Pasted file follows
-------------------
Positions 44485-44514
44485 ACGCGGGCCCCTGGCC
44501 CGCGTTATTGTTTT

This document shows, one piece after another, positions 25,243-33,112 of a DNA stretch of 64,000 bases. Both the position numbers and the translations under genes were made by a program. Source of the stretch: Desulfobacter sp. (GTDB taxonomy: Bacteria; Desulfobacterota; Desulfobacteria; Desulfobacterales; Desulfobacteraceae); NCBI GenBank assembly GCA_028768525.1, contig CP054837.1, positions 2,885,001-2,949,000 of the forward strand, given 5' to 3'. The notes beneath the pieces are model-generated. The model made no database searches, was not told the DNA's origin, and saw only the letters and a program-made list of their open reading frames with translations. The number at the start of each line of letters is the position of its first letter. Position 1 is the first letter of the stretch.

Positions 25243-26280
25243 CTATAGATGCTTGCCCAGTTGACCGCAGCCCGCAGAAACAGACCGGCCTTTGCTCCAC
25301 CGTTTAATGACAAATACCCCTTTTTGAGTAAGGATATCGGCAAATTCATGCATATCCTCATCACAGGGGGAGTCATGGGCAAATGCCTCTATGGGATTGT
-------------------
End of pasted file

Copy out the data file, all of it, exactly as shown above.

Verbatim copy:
Positions 44485-44514
44485 ACGCGGGCCCCTGGCC
44501 CGCGTTATTGTTTT

This document shows, one piece after another, positions 25,243-33,112 of a DNA stretch of 64,000 bases. Both the position numbers and the translations under genes were made by a program. Source of the stretch: Desulfobacter sp. (GTDB taxonomy: Bacteria; Desulfobacterota; Desulfobacteria; Desulfobacterales; Desulfobacteraceae); NCBI GenBank assembly GCA_028768525.1, contig CP054837.1, positions 2,885,001-2,949,000 of the forward strand, given 5' to 3'. The notes beneath the pieces are model-generated. The model made no database searches, was not told the DNA's origin, and saw only the letters and a program-made list of their open reading frames with translations. The number at the start of each line of letters is the position of its first letter. Position 1 is the first letter of the stretch.

Positions 25243-26280
25243 CTATAGATGCTTGCCCAGTTGACCGCAGCCCGCAGAAACAGACCGGCCTTTGCTCCAC
25301 CGTTTAATGACAAATACCCCTTTTTGAGTAAGGATATCGGCAAATTCATGCATATCCTCATCACAGGGGGAGTCATGGGCAAATGCCTCTATGGGATTGT